Smashing Pumpkins is an American alternative rock band formed in Chicago in 1988. The band's original lineup consisted of Billy Corgan (vocals, guitar), James Iha (guitar), D'arcy Wretzky (bass), and Jimmy Chamberlin (drums).
The band's debut album, Gish, was released in 1991 and received critical acclaim for its unique blend of heavy metal, psychedelic rock, and alternative rock. Their second album, Siamese Dream (1993), was even more successful and included hit singles like "Today" and "Disarm."
Smashing Pumpkins reached new heights of fame and success with their third album, Mellon Collie and the Infinite Sadness (1995), a double album that sold over 10 million copies worldwide. The album included hit singles like "Bullet with Butterfly Wings" and "1979," and earned the band seven Grammy Award nominations.
After the release of Mellon Collie and the Infinite Sadness, tensions began to rise within the band. Wretzky left the band in 1999 and was replaced by Melissa Auf der Maur for the band's fourth album, Adore (1998). The album marked a departure from the band's earlier sound, incorporating electronic and ambient elements.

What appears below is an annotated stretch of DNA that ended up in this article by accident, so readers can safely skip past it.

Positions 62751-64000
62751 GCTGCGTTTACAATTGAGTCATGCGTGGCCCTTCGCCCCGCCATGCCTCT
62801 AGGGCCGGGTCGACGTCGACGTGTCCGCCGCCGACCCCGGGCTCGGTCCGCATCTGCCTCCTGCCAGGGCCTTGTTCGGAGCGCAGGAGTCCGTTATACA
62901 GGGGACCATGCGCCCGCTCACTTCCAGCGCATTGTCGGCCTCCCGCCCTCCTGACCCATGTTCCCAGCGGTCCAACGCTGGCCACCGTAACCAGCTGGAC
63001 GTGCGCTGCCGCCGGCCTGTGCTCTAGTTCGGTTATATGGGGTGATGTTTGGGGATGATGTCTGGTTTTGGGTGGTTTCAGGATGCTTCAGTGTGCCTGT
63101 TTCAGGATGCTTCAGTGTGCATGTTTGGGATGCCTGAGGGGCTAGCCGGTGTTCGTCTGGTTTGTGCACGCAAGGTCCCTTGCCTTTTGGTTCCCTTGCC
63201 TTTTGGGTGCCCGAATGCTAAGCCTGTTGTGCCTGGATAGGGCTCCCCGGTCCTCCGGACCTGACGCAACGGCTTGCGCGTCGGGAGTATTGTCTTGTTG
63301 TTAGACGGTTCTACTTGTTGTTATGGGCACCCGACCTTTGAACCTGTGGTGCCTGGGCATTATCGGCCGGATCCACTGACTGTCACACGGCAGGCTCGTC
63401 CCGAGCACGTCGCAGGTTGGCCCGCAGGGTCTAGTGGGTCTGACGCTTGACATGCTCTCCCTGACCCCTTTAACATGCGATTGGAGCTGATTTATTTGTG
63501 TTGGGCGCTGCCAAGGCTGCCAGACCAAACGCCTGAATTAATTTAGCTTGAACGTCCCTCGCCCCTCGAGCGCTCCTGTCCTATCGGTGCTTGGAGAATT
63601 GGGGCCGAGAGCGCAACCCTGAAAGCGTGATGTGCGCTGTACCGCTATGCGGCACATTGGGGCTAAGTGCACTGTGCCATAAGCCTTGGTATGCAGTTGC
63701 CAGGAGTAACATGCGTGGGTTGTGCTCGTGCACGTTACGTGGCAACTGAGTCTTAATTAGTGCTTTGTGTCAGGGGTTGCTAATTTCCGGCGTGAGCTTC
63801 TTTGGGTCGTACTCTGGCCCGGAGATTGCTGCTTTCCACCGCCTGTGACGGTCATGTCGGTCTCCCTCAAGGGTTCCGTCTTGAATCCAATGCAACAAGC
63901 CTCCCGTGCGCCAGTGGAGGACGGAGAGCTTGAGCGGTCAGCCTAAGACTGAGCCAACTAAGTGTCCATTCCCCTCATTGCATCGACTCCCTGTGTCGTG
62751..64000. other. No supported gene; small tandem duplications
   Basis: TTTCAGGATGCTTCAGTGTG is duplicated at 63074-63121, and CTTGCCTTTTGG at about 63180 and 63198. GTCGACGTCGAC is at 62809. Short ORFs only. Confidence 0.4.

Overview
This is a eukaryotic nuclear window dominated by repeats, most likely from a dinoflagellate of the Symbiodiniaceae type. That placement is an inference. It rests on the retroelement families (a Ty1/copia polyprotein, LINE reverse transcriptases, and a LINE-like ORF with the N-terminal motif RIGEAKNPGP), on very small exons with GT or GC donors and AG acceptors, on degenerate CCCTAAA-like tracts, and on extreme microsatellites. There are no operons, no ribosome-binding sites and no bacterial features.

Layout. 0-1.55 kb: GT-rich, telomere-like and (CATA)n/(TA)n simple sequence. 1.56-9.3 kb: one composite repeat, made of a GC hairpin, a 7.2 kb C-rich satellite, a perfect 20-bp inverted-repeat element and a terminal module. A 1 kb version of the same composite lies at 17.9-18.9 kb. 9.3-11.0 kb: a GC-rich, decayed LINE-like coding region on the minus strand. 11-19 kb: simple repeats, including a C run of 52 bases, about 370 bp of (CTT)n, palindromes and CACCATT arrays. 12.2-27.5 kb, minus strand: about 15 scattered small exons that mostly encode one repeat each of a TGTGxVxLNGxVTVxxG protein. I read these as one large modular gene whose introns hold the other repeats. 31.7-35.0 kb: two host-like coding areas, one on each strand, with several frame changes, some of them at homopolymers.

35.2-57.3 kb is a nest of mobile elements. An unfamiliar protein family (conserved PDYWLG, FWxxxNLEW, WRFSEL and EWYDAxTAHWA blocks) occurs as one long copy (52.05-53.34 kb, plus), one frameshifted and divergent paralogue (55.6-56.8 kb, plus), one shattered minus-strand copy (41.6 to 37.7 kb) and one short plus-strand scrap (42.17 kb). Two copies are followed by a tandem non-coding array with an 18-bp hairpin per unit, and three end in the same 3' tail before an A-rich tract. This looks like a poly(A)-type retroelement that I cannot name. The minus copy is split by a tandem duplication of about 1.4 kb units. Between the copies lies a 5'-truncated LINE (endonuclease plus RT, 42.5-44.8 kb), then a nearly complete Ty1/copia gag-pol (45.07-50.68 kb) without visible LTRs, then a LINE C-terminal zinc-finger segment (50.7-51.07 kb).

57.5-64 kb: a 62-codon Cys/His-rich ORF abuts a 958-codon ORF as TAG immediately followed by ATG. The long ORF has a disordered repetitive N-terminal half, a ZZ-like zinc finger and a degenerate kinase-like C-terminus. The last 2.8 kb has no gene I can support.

The band's next two albums, Machina/The Machines of God (2000) and Machina II/The Friends & Enemies of Modern Music (2000), were intended to be part of a larger concept album that was never fully realized. The band announced a breakup in 2000.
However, in 2005, Corgan announced that he would be reforming Smashing Pumpkins with Chamberlin and a new lineup. The band's fifth album, Zeitgeist (2007), was released to mixed reviews but was still a commercial success. The band has continued to release albums in the years since, including Oceania (2012), Monuments to an Elegy (2014), Cyr (2020), and Atum (2023).